THE MONETARY LOSS
TO CONSUMERS ON ACCOUNT OF THESE CHEATER DEVICES IS MUCH MORE TODAY ON ACCOUNT OF THE HIGH FUEL PRICES
It’s now a year since the Special Task Force of the Uttar Pradesh police uncovered those sophisticated cheater devices that compromised the accuracy of petrol and diesel dispensing units, leading to countrywide raids on petrol pumps to weed out similar malpractices in other parts of the country.
While the electronic chip and remote devices that ensured that consumers were short changed to the extent of 60ml for every litre of fuel were found in a number of petrol pumps in several states, in some cases, the investigations helped unravel other practices that led to consumers getting much less fuel than what they paid for.
The police in many states estimated that petrol pumps which had installed cheater devices made anywhere between ₹7 lakhs to ₹20 lakh per month from such short practices. And in UP alone, as many as 194 pumps (out of a total of 6,622 checked) were found to be cheating on quantity using these chips. In other words, the loss to consumers as a class aggregated to crores of rupees.
But what is even most distressing in this entire episode is the fact that neither the department of legal metrology nor the oil companies detected the fraud, till the STF investigated into the fraud, on the basis of a tip off.
Worse, this was not the first time that such an electronic device was being used by petrol pumps. In 2013, the Punjab police had blown the lid off a similar racket in the state and had said that a large number of such devices were in use in different parts of the country. If only the legal metrology departments and the oil companies had acted on this information, the fraud could well have been nipped in the bud.
I draw attention to this to underscore the need for all the three agencies that oversee the accuracy of fuel dispensing units at petrol pumps — the oil companies, the department of legal metrology and the police — to once again start checking systematically all the fuel stations in the country (estimated to be over 60,000) to weed out such short practices.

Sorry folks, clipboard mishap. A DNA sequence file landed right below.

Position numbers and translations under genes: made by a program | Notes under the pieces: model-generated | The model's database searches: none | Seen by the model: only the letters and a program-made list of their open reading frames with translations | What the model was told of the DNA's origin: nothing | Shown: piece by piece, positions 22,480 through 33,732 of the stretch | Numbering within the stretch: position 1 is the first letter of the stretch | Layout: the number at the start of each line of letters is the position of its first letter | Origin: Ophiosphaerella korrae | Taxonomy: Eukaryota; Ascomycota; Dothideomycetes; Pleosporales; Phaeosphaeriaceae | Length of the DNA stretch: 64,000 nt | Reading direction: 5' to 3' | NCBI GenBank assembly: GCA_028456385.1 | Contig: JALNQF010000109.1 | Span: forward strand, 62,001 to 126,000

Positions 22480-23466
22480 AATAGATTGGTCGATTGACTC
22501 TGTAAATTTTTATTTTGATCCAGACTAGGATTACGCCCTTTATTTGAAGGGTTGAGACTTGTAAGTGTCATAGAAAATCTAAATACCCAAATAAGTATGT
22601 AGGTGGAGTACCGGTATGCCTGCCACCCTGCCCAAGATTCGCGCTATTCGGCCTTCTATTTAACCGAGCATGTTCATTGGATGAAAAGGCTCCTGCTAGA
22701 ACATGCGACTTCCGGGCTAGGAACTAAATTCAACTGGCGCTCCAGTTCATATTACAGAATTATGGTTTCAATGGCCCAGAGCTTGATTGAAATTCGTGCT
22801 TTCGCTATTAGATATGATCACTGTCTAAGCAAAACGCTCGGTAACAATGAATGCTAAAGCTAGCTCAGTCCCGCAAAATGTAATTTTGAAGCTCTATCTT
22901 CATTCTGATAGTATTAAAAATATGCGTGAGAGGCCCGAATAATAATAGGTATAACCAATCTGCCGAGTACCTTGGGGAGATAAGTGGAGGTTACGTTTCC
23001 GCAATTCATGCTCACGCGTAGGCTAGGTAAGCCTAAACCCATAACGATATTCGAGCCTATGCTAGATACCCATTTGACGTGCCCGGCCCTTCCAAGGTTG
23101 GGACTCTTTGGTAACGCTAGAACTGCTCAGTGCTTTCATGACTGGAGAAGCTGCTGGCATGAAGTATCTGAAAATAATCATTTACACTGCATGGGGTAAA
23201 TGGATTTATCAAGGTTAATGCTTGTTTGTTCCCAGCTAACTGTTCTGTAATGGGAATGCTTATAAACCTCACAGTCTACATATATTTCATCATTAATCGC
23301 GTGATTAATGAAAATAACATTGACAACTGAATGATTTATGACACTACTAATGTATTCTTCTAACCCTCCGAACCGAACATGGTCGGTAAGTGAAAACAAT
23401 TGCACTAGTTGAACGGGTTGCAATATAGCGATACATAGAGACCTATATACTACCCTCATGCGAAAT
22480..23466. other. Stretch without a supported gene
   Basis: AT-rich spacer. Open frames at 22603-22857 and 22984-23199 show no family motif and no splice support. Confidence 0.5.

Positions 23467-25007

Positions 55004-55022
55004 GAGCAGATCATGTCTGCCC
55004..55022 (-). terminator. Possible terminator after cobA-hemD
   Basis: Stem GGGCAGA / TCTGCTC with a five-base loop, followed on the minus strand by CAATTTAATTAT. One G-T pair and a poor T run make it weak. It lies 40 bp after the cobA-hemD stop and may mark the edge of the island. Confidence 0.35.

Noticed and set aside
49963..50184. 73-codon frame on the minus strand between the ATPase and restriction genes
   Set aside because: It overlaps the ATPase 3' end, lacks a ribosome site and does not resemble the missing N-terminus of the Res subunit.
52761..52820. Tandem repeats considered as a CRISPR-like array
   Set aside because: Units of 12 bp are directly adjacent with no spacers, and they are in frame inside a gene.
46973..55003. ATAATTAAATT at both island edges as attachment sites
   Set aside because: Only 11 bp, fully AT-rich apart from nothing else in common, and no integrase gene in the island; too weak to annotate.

And this has to be done immediately because the loss to consumers on account of short delivery is much more today on account of the high fuel prices.
In fact, oil companies should now calculate the illegal gains earned by petrol pumps using the electronic chip and remote control devices, recover that money from the pump owners and transfer it to the Consumer Welfare Fund being administered by the ministry of consumer affairs. After all, that money belongs to the consumer.
Oil companies should also send decoy customers to check on petrol pumps because in addition to tampering with the dispensing units. Petrol pumps are also known to resort to several other tricks to cheat customers of the quantity that they pay for and, this too needs to be put down.
One of the most common tricks employed by petrol stations is to start dispensing the petrol or diesel without bringing the meter to zero. The other is to distract the consumer by asking some question and bring the dispensing to a halt well before the quantity that the consumer is paying for is filled into the vehicle. Oil companies should put stop to such malpractices and also act on consumer complaints with alacrity.
The oil companies should tell us about the action taken by them against all those petrol pump owners who were cheating on consumers using those electronic devices and the steps being taken to prevent such practices in the future.